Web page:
Motorcycles obtain their masculine aura similar to the way in which surfboards do this. Another photo from the archive features a biker executing a wheelie in front of two other bikers standing on foot. The camera is positioned near the ground, offering a low perspective and looking up at the bikers. This angle depicts the men as powerful figures and gives the viewer a sense that bikers are above society, and maybe even above the law. By capturing the biker’s failed effort to wear a helmet while performing this trick, the photographer is able to portray the daredevil-like mentality commonly associated with bikers. The photo is also taken from a distance that allows the viewer to see the other two bikers celebrating and cheering on their friend. This attempt to entertain the small crowd hints at the idea that bikers enjoy being seen and showing off while doing something that is considered to be on the more masculine end of the spectrum. The enthusiastic applause expressed by the other bikers in this picture also makes this seem like a relatively normal feat, performed regularly within motorcycle gangs. Tricks, such as this one, combined with the popular notion of bikers flying down the road at high rates of speed give motorcycles their masculine appeal to the non-riders, who would never partake in such a risky behavior.

So what is it about perfection, danger, and even carelessness that cause these reoccurring ideas to be interpreted as sources of masculinity? A common theme can be established while looking into this group of bikers, bodybuilders, and surfers. Essentially, this is the theme of doing something considered to be impossible in the mind of the average person. Whether out of fear or lack of resources, most people would never be able to keep up with agendas of these men. Professional body builders literally work in the gym. The amount of hours they log there are comparable to that of a fulltime job. The average, working-class citizen typically doesn’t have this kind of time to dedicate to the gym. Surfers ride waves that would cause most beachgoers to get out of the water in a hurry. And bikers ride seatbelt-free at speeds that would cause panic in the mind of any non-rider. This notion of standing out from the rest and achieving what the average man could never achieve is what defines these groups of people as masculine in the eyes of society.

Although bikers, bodybuilders, and surfers surpass modern day standards of masculinity, this was not always the case. When these groups were beginning to emerge in the 1960’s, they were actually considered far less masculine than they are today. So how did these outcasts—at the time—become the modern prototypes for masculinity that we know today? This can be explained by Mark Simpson’s “manly dos and don’ts” theory in his New York Times article, “We Need Nuance, Not Lumberjacks”. Simpson discusses how women today are developing without being held back by gender conventions. They are taking on roles and expressing characteristics that were at one point strictly associated with masculinity, while also managing to remain seen as feminine. Men, on the other hand, are limited by these same gender conventions. They are presented with a set of standards telling them what to do and what not to do in order to be considered “manly” (Simpson). Male nurses, stay-at-home fathers, and other men with female-dominated occupations are not seen as masculine by society; but women can work as doctors, lawyers, or in any other male-dominated career field, while still remaining entirely feminine. All this femininity transpiring in areas that masculinity once occupied, along with the notion that a similar masculine expansion into female territory is socially intolerable, force masculinity to upgrade its standards. This is where we see these extreme examples of stereotypical masculinity—bikers, bodybuilders, and surfers— arise. Being the breadwinner and supporting a family no longer qualifies a man as masculine in today’s world. Men are now expected to meet above-average standards and stand out from the crowd if they want to be considered “manly men”.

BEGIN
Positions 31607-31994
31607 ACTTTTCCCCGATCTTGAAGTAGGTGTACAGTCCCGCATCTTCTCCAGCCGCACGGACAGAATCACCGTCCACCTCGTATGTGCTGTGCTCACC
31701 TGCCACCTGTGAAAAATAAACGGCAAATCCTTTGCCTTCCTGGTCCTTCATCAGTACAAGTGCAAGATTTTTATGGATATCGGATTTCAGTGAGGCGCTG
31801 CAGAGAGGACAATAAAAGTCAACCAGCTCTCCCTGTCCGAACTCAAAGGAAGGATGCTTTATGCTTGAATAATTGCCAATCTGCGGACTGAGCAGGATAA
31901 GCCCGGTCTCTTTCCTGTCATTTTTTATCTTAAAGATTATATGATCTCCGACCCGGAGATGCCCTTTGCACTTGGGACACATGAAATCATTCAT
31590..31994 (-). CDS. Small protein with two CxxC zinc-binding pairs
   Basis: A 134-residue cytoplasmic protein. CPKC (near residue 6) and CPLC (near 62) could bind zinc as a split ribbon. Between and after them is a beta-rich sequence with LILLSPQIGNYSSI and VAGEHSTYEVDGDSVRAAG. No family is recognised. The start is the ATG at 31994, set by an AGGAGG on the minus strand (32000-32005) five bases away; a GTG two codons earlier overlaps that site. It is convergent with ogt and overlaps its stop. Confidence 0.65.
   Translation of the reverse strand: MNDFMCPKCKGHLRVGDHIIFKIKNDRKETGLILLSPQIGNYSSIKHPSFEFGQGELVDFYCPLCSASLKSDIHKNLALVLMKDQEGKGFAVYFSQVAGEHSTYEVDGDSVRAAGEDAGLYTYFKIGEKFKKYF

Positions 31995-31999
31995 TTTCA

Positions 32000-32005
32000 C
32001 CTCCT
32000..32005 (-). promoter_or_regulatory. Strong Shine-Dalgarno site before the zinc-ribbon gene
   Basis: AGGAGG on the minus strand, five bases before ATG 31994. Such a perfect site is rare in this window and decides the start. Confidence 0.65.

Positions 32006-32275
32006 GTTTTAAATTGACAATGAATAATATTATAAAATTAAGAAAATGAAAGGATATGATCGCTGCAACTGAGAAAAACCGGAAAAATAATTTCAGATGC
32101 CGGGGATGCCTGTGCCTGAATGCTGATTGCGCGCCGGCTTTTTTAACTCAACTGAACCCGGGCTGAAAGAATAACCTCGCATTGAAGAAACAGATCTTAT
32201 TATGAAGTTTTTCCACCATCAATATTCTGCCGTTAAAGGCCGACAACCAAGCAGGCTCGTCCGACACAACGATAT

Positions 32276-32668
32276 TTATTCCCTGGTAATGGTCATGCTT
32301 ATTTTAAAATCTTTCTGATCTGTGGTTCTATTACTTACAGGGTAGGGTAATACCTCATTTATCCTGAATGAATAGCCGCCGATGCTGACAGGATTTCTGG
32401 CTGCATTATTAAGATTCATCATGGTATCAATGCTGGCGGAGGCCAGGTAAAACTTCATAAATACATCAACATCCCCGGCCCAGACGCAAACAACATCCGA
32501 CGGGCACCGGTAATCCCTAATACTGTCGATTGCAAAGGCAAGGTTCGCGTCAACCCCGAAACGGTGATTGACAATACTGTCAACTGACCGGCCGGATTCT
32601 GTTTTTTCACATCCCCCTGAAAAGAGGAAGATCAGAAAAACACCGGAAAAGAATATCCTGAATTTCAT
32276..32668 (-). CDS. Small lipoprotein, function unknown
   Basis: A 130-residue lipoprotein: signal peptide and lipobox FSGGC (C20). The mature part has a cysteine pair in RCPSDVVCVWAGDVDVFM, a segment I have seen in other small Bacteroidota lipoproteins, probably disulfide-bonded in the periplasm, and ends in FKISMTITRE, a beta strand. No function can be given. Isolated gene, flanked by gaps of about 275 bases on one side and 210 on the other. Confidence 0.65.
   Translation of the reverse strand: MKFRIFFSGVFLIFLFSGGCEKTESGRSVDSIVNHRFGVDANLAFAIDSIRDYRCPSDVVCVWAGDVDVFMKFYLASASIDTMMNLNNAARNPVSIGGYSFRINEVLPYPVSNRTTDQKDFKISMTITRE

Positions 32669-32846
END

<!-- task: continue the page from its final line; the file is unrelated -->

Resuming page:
Despite many arguments for the idea that masculinity is simply a characteristic and can be found in all male figures, modern society tends to disagree. We live in a world where actions speak louder than words, and extreme actions make more noise than regular actions. Bikers, bodybuilders, and surfers all fit the profile of above-average masculine figures. They not only possess these motorcycles, surfboards, and weights, but also use them in ways that allow both man and machine to be conveyed as masculine by society.

Works Cited
Halberstam, Judith. Female Masculinity. Durham: Duke University Press, 1998. Print. Simpson, Mark. "We Need Nuance, Not Lumberjacks." The New York Times 13 July 2012: n. pag. Print.